Eating as the Romans

Before the assassinations and conspiracies galore of 44 B.C., the Ides of March was a time of celebration. We discover the auspicious foods of old and their modern interpretations.

When it came to the Ides of March, the Romans had two rather contradictory philosophies: beware and celebrate. The former came from Julius Caesar, famed Roman general. On March 15th, he was stabbed to death by 40 conspirators – and it forever tarnished the once joyous month. 

Up until 46 B.C., early calendars designated March 1st as the start of the year. Akin to February for the Chinese in Singapore, the Romans delighted in March as a period of festivities, culminating in the Feast of Anna Perenna – goddess of annus, meaning year – during which the people would sing, dance, and, most importantly, indulge wholeheartedly in food and drink.

Most of what we know about Roman cuisine comes from De Re Coquinaria (On the Subject of Cooking), heralded as the oldest known cookbook in existence. Its authorship is unknown, though widely attributed to the ancient gourmand Marcus Gavius Apicius. Its pages contain over 500 Greek and Roman recipes. Indeed, one can only assume it was staples like sow’s udder stuffed with salted sea urchins, flamingos boiled with dates, and ostriches cooked whole which led Classics scholar Joseph Dommers Vehling to remark: “Anyone who knows anything worthwhile about the private and public lives of the ancients should be well acquainted with their table.”

In an introduction to that very table, we present a short round-up of recipes inspired by the Ides of March, lest you suffer a fate worse than Caesar’s: bad food!


(Image courtesy of iStock)

In an age where water was full of refuse – remember, rudimentary plumbing systems ­– it was often safer to drink alcohol. And that is precisely why we start off with passum, a raisin wine from Carthage, without which no Roman feast would be complete. It is made from well-ripened grapes, which are then dried, fermented, combined with fresh must, and fermented again, in a process painstakingly detailed by Carthaginian writer Mago. Without the hybrid grapes we now cultivate, the wines of old were particularly bitter. The Romans thus diluted generously with honey, water, and sometimes even vinegar, resulting in a refreshing “wine” of very low alcohol content.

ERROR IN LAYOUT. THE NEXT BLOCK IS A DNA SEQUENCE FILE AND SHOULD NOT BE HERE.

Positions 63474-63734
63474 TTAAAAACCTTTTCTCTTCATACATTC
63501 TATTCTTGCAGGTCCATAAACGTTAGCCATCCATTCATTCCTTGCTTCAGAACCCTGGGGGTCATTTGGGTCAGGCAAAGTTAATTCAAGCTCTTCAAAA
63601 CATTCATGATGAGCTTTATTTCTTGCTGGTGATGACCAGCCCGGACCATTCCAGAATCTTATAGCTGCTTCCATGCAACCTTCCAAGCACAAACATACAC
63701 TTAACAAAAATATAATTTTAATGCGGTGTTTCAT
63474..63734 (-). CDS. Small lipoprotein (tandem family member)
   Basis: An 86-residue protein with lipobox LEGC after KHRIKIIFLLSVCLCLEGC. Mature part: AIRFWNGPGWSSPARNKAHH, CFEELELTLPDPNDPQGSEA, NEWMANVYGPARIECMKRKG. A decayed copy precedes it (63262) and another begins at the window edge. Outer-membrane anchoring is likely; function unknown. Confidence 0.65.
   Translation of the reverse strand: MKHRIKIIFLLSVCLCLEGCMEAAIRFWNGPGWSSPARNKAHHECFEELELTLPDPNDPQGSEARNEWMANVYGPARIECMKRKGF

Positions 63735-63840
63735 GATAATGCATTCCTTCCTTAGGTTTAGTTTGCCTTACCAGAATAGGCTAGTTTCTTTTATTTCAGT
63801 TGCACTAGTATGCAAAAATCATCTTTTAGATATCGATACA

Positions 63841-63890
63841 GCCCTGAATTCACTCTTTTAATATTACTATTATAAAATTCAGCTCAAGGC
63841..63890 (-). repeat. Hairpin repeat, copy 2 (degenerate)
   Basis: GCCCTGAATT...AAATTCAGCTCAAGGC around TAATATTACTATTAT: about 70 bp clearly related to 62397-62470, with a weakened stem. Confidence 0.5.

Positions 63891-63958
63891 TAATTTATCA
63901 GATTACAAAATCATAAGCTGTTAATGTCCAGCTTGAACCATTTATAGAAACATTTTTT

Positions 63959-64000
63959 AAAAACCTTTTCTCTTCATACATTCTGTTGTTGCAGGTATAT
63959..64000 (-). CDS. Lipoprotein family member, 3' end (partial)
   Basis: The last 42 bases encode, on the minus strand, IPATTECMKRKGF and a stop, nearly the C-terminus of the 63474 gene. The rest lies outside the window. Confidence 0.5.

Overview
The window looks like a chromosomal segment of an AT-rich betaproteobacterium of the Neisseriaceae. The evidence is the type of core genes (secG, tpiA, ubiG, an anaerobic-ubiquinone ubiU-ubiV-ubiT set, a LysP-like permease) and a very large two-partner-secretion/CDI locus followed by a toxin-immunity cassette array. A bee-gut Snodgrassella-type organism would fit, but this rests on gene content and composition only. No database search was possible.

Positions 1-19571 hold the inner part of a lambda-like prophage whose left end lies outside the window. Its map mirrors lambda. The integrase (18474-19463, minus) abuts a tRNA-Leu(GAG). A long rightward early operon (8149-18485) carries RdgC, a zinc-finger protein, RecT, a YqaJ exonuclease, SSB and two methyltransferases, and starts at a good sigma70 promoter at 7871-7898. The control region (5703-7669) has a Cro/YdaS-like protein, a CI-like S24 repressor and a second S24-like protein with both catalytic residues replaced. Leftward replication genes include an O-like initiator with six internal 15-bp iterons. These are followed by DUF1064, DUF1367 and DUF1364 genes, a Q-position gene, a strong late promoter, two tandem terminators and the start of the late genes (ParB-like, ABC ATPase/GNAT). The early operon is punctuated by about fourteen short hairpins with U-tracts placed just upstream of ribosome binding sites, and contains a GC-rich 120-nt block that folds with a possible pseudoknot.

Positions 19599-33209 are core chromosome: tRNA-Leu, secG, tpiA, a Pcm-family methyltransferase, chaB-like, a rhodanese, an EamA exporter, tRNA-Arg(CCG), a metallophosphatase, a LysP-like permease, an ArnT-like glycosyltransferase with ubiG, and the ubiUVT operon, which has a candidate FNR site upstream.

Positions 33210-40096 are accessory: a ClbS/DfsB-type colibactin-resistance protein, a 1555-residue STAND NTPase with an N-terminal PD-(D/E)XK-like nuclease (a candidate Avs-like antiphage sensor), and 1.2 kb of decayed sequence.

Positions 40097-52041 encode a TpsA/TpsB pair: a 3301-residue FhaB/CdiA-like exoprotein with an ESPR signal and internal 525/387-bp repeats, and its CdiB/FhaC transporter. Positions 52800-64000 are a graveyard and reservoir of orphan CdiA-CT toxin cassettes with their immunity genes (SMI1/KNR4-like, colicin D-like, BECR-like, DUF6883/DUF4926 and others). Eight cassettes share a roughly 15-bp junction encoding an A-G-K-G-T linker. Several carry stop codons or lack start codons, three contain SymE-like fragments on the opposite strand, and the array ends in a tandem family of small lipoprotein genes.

Any sweet, fruity Southern-Italian red would likely suffice, but we would be remiss not to mention Singapore’s first meadery, Rachelle the Rabbit Meadery. Made by fermenting honey, water, and yeast, mead impressively resembles the lightness and sweetness of passum. And, though we are not sure if the Romans would approve, Rachelle the Rabbit also offers traditional flavours like the rosy goodness of Rachelle’s Bandung.


(Image courtesy of iStock)

It was lyric poet Horace who coined the phrase ab ovo usque ad mala, meaning ‘from the egg to the apples,’ in reference to the progression of a standard Roman meal. Eggs, it seemed, reigned supreme when it came to gustatio, the appetizers. One of Apicius’ most reiterated recipes called for medium boiled eggs with pepper, lovage, and pine-soaked nuts. The aromatic dish was then topped with honey, vinegar, and garum fish sauce. Though you would be hard-pressed to find lovage in grocery stores today, the ancient herb can be replaced with celery.


(Image courtesy of iStock)

Garum fish sauce appears in quite literally every recipe of De Re Coquinaria. According to Apicius, it is made by marinating fatty fish, most commonly sardines, in herbs like dill, coriander, fennel, celery, mint, and oregano. After seven days under the sun, the concoction is then stirred for another 20 until it becomes liquid. Its closest modern substitutes land close to home with the Thai fish sauce nam pla and its Vietnamese counterpart known as nuoc nam. Both offer a delightfully umami element, crucial to a host of Southeast Asian dishes, including shrimp curry, pad see ew, and more. 


With an empire that spanned both sides of the Mediterranean Sea, the Romans took full advantage of their access to seafood, splurging on the likes of shellfish, crayfish, crabs, scallops, and oysters. But few can compare to Apicius’ recipe for mussels. In quintessentially Roman fashion, the mussels are boiled in a rich reduction of water, passum, cumin, coriander, and chopped leeks. Passum’s trademark sweetness, coupled with the salty brininess of the mussels, make for a flavourful and balanced primae mensae, the Latin equivalent of an entrée. Given the ubiquity of the ingredients – passum can be easily swapped for a moscato or vin santo – this recipe could certainly find a place in the kitchens of contemporary Mediterranean and seafood restaurants.


It appears that the Romans’ fondness for wine and spices extended even to secondae mensae, the saccharine culmination of a hearty feast. Apart from puddings and cheesecakes, it was fruit which dominated the dessert menu. Pear patina, for example, is a curious combination of wine-boiled pears with cumin, honey, oil, and, yes, even garum fish sauce. Apicius also insists that it be served with a sprinkle of pepper. The final product could be best described as a custard, due to the viscous consistency of the mashed fruit. All in all, it perfectly embodies the sweet-and-sour palate with which Romans were so enamoured.

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Claire Quan

Editorial Intern

Small in stature, large in appetite. Likely to be found loitering around secondhand bookstores, frequenting dance studios, and petting other people's dogs. Dislikes complete sentences.

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